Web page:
Bulletproof coffee is a trademarked beverage originally created by American entrepreneur Dave Asprey. The beverage is the cornerstone of his Bulletproof diet, which recommends consumption of fatty foods along with low carbohydrate intake. It’s a type of ketogenic diet, but with more of an emphasis on vegetables. All fine, but Asprey has taken some criticism with people labelling his diet as unscientific due to his lack of medical or nutritional education.

While traveling through Tibet, Asprey was inspired to make Bulletproof coffee after consuming various teas made with yak butter. He claims Bulletproof coffee boosted his IQ score by 20 points and has enhanced his focus and weight loss.

The recommended way to make Bulletproof coffee is to brew hot coffee and blend in 1 - 2 tablespoons of unsalted, grass-fed butter and 1 - 2 tablespoons of MCT oil.

Butter Coffee

While Bulletproof coffee is a specific brand name, butter coffee is a more general term. Think Coca Cola vs. soda.

You can make butter coffee by blending or mixing different butters and/or oils into coffee.

Some of the most common butters or oils to add to coffee are:

  • Coconut oil
  • Pure MCT oil
  • Grass-fed butter

There are no strict rules for making butter coffee. Try various butters and oils to see which you enjoy the most.

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Benefits of Butter Coffee

Drinking butter coffee is promoted as having a wide range of health benefits, from improved cognitive function to increased weight loss. For the most part, the scientific evidence is too early to say for sure how much of an effect there is, but there are enough positive results that you should check it out and assess your individual response.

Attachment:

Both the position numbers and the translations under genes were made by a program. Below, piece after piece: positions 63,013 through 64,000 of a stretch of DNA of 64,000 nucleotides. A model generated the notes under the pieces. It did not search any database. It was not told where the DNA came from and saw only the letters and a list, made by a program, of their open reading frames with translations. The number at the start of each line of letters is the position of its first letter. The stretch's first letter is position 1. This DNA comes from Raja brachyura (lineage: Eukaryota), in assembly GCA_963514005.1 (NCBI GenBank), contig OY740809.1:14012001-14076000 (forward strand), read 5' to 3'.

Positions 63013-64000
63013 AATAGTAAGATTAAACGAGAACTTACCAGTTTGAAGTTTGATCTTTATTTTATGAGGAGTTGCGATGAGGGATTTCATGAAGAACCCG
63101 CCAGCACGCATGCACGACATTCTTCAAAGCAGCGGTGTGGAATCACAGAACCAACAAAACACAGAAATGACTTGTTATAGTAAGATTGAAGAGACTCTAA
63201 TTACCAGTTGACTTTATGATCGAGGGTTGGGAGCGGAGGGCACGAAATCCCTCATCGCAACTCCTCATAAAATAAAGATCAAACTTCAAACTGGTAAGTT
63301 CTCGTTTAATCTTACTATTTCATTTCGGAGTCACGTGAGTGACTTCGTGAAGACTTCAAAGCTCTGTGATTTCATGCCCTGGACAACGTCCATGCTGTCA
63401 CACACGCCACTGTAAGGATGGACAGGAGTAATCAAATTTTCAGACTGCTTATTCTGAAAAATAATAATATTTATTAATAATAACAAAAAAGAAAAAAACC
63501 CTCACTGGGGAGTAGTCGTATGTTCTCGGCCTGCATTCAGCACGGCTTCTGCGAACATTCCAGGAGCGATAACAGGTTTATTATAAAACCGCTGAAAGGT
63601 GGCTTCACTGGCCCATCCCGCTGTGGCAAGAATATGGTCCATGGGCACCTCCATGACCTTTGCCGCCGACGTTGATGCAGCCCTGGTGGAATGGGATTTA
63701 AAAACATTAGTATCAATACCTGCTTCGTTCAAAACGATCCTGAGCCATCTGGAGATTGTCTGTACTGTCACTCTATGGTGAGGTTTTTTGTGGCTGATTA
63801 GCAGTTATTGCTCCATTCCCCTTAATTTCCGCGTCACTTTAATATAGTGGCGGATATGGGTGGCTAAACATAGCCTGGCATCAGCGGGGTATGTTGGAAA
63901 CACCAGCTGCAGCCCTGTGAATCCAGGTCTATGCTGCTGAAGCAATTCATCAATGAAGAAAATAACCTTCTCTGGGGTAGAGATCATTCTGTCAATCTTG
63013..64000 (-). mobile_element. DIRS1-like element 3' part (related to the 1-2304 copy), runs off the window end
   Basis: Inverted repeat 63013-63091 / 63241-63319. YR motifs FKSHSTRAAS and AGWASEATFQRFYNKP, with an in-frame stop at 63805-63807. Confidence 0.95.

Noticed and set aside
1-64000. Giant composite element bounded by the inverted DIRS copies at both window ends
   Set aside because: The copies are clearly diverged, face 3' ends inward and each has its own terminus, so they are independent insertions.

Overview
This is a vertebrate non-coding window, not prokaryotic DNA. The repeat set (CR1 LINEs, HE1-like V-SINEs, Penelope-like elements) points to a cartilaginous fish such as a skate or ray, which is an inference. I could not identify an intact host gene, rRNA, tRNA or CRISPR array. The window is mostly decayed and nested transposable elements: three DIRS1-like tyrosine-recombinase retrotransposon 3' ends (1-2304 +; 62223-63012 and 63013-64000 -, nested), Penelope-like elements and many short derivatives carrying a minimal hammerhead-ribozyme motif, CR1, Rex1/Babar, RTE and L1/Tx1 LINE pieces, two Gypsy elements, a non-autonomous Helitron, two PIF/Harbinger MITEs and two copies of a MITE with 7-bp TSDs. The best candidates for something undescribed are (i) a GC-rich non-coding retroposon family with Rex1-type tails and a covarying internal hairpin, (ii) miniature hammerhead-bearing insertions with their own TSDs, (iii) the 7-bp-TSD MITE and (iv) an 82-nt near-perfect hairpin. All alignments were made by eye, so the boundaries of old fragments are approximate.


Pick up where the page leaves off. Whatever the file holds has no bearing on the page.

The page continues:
An image of a slab of butter next to a creamy cup of butter coffee, showing all the benefits of butter coffeeAn image of a slab of butter next to a creamy cup of butter coffee, showing all the benefits of butter coffee

Is Butter in Coffee Healthy?

Butter coffee has become a popular way of preparing morning brew; but are there any downsides?

The Bulletproof method of preparing coffee may not be the correct choice for every individual.

If you want to lose weight, you should aim to stay on top of your calorie intake. It’s easy to rack up calories adding fat into your coffee. If you are trying to stay within certain macronutrient ranges, be sure to measure the caloric values of all oils or butters added to the coffee.

Simply placing butter into coffee will not result in rapid weight loss alone. Make sure that you incorporate butter coffee as part of a holistic nutrition strategy in order to get the best results.

Benefits of Coffee Alone